Safety of green tea extracts : a systematic review by the US Pharmacopeia
Center for Integrated Primary Care; Department of Family Medicine and Community Health
Alternative and Complementary Medicine | Dietetics and Clinical Nutrition | Integrative Medicine | Pharmacy Administration, Policy and Regulation | Primary Care
Green tea [Camellia sinensis (L.) Kuntze] is the fourth most commonly used dietary supplement in the US. Recently, regulatory agencies in France and Spain suspended market authorization of a weight-loss product containing green tea extract because of hepatotoxicity concerns. This was followed by publication of adverse event case reports involving green tea products. In response, the US Pharmacopeia (USP) Dietary Supplement Information Expert Committee (DSI EC) systematically reviewed the safety information for green tea products in order to re-evaluate the current safety class to which these products are assigned. DSI EC searched PubMed (January 1966-June 2007) and EMBASE (January 1988-June 2007) for clinical case reports and animal pharmacological or toxicological information. Reports were also obtained from a diverse range of other sources, including published reviews, the US FDA MedWatch programme, USP's MEDMARX adverse event reporting system, the Australian Therapeutic Goods Administration, the UK Medicines and Healthcare products Regulatory Agency, and Health Canada's Canadian Adverse Drug Reaction Monitoring Program. Case reports pertaining to liver damage were evaluated according to the Naranjo causality algorithm scale. In addition, the Committee analysed information concerning historical use, regulatory status, and current extent of use of green tea products. A total of 216 case reports on green tea products were analysed, including 34 reports concerning liver damage. Twenty-seven reports pertaining to liver damage were categorized as possible causality and seven as probable causality. Clinical pharmacokinetic and animal toxicological information indicated that consumption of green tea concentrated extracts on an empty stomach is more likely to lead to adverse effects than consumption in the fed state. Based on this safety review, the DSI EC determined that when dietary supplement products containing green tea extracts are used and formulated appropriately the Committee is unaware of significant safety issues that would prohibit monograph development, provided a caution statement is included in the labelling section. Following this decision, USP's DSI ECs may develop monographs for green tea extracts, and USP may offer its verification programmes related to that dietary ingredient.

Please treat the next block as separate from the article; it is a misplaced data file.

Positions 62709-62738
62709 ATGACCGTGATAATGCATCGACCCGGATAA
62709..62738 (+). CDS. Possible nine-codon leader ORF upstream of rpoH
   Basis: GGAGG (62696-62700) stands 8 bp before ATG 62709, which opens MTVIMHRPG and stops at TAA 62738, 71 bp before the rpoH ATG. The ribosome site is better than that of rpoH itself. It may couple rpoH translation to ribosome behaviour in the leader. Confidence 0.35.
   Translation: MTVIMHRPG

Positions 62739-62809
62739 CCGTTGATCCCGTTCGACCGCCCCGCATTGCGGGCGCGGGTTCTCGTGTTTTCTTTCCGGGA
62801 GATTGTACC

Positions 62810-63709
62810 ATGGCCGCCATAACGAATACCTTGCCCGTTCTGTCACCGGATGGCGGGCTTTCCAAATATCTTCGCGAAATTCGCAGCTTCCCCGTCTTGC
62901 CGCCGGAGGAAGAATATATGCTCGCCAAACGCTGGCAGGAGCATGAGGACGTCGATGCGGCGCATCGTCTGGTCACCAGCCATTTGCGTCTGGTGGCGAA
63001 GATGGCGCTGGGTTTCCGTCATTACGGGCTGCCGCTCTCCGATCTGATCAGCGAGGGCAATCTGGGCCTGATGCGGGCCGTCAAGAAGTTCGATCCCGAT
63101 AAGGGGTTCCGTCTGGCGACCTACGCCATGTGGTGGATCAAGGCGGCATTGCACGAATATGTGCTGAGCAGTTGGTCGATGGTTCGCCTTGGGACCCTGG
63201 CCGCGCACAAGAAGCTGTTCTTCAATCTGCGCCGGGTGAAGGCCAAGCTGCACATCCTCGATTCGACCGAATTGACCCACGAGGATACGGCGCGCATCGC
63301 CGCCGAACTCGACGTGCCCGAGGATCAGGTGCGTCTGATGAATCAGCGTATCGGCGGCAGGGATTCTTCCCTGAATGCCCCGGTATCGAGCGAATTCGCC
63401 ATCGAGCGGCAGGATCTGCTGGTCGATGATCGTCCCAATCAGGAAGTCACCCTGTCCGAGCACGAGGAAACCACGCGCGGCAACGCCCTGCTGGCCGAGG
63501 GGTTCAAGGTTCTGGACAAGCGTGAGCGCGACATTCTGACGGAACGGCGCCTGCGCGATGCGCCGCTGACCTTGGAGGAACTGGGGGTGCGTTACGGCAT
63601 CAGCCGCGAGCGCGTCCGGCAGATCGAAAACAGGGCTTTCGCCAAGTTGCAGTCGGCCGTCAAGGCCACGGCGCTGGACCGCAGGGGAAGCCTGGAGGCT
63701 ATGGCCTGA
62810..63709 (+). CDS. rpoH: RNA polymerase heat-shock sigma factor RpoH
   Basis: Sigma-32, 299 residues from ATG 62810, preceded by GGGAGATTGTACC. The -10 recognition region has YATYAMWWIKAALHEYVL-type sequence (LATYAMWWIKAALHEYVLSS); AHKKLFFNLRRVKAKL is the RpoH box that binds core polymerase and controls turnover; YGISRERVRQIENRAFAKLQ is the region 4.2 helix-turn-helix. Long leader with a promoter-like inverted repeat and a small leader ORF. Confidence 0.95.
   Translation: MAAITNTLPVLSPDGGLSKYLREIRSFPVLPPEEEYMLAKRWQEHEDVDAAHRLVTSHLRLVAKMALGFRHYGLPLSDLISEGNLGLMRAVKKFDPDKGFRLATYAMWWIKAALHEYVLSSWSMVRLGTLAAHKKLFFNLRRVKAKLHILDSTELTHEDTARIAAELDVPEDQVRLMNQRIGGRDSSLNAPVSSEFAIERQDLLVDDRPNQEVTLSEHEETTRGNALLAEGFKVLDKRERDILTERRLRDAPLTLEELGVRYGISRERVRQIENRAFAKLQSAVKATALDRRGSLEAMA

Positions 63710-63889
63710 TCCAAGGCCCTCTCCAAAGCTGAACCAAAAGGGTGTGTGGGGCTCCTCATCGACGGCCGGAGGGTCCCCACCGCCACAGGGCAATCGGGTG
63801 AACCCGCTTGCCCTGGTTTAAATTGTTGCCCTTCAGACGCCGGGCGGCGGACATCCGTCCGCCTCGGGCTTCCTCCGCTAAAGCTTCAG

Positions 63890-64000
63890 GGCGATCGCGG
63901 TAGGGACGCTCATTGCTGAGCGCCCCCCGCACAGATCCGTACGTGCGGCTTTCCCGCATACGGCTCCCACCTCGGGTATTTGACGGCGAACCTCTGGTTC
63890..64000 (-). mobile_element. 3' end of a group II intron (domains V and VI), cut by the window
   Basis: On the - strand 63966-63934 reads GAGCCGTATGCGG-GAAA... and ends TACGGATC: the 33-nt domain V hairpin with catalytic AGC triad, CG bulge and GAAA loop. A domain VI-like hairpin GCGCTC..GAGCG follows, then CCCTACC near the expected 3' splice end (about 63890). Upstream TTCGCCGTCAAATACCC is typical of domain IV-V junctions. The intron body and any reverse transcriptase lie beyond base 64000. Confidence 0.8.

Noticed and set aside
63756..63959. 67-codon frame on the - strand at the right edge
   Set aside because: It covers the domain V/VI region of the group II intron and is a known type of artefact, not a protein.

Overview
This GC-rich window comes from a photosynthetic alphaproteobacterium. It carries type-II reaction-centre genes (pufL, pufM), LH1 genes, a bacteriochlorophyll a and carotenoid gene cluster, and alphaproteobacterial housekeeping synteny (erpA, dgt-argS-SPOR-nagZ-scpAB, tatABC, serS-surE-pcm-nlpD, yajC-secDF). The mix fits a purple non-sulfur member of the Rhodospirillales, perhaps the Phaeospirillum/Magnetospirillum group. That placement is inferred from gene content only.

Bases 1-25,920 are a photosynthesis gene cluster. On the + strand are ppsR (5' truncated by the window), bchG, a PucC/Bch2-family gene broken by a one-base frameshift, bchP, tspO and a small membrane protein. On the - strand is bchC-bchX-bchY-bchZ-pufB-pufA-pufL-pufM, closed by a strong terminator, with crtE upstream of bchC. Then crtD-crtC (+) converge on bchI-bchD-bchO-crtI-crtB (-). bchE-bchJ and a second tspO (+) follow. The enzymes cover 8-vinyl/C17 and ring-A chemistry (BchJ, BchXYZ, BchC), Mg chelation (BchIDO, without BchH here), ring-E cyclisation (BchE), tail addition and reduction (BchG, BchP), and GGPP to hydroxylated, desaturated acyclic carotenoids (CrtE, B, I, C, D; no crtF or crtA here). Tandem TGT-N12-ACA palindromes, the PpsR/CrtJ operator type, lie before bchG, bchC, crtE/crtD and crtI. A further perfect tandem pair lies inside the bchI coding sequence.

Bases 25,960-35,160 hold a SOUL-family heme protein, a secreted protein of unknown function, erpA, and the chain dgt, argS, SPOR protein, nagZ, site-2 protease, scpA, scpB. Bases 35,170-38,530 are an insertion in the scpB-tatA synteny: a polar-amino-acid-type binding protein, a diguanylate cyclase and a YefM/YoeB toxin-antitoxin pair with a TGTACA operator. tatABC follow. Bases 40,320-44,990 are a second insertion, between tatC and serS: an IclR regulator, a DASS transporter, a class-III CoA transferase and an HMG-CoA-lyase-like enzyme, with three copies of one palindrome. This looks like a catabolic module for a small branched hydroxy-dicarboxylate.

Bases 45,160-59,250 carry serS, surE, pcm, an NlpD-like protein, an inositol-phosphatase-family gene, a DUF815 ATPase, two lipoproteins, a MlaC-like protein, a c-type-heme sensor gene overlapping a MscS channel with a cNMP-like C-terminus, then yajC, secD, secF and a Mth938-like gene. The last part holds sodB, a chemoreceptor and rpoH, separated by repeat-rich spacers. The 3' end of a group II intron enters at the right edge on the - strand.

EGCG, Adverse Event Report, Probable Causality, Causality Rating, Polyherbal Formulation
DOI of Published Version
Drug Saf. 2008;31(6):469-84. doi: 10.2165/00002018-200831060-00003. Link to article on publisher's site
Sarma, Dandapantula N.; Barrett, Marilyn L.; Chavez, Mary L.; Gardiner, Paula; Ko, Richard; Mahady, Gail B.; Marles, Robin J.; Pellicore, Linda S.; Giancaspro, Gabriel I.; and Low Dog, Tieraona, "Safety of green tea extracts : a systematic review by the US Pharmacopeia" (2008). Center for Integrated Primary Care Publications. 29.